6 Songs, 58 Minutes

EDITORS’ NOTES

Tenor saxophonist Mark Turner is one of the most important and influential musicians of his generation. He’s brought his distinctive sound to countless albums, and he's also a member of the formidable trio Fly. Lathe of Heaven is his first release as a leader since 2001’s Dharma Days, and it’s a finely cut gem. Turner’s quartet includes trumpeter Avishai Cohen, bassist Joe Martin, and drummer Marcus Gilmore; the group has a sense of balance, cohesion, and clarity that's striking. The compositions—all penned by Turner—are melodic, clear-headed, and mysterious. The head on the title track brings to mind Ellington, modernist chamber music, and Miles Davis circa 1967. (Lathe of Heaven takes its title from a 1971 science fiction novel by Ursula K. Le Guin.) Turner turns in a gripping solo as the rhythm section creates a churning yet restrained sea of sound. “The Edenist”—whose title refers to the work of another science fiction writer, the British author Peter F. Hamilton—features the steady pulse of Morgan’s bass-walk and stellar statements by Cohen and Turner. The horn playing on the slow-tempo “Brother Sister” is gorgeous.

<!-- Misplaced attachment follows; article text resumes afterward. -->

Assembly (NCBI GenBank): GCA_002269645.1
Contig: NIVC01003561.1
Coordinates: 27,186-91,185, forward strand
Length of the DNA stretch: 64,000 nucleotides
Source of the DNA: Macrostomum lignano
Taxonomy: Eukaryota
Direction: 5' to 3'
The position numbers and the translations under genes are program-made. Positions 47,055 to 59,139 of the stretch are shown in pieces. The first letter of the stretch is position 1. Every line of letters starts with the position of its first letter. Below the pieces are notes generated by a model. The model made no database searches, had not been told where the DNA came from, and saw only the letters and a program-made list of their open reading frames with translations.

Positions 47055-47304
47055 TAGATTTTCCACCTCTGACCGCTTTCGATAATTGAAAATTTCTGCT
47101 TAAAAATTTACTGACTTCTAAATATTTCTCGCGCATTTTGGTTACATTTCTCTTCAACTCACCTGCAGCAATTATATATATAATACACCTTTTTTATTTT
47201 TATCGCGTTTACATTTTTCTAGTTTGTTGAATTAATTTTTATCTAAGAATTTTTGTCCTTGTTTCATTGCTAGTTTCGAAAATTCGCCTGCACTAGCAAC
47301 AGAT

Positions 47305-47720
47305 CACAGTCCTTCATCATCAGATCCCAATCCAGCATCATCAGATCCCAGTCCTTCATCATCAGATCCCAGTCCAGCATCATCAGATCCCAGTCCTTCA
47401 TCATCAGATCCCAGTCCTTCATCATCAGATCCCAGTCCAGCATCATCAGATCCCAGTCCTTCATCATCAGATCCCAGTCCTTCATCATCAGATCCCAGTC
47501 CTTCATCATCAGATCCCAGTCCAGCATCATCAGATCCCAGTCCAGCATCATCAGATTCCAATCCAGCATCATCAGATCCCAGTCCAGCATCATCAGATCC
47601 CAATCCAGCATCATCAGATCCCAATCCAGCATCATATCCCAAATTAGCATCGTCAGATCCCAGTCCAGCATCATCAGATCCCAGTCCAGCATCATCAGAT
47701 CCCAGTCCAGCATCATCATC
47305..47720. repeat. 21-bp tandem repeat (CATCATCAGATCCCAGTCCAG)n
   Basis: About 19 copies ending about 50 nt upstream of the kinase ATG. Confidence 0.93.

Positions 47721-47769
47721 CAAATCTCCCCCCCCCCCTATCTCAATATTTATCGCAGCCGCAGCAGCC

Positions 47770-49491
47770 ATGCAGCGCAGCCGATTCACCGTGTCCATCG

EDITORS’ NOTES

Tenor saxophonist Mark Turner is one of the most important and influential musicians of his generation. He’s brought his distinctive sound to countless albums, and he's also a member of the formidable trio Fly. Lathe of Heaven is his first release as a leader since 2001’s Dharma Days, and it’s a finely cut gem. Turner’s quartet includes trumpeter Avishai Cohen, bassist Joe Martin, and drummer Marcus Gilmore; the group has a sense of balance, cohesion, and clarity that's striking. The compositions—all penned by Turner—are melodic, clear-headed, and mysterious. The head on the title track brings to mind Ellington, modernist chamber music, and Miles Davis circa 1967. (Lathe of Heaven takes its title from a 1971 science fiction novel by Ursula K. Le Guin.) Turner turns in a gripping solo as the rhythm section creates a churning yet restrained sea of sound. “The Edenist”—whose title refers to the work of another science fiction writer, the British author Peter F. Hamilton—features the steady pulse of Morgan’s bass-walk and stellar statements by Cohen and Turner. The horn playing on the slow-tempo “Brother Sister” is gorgeous.

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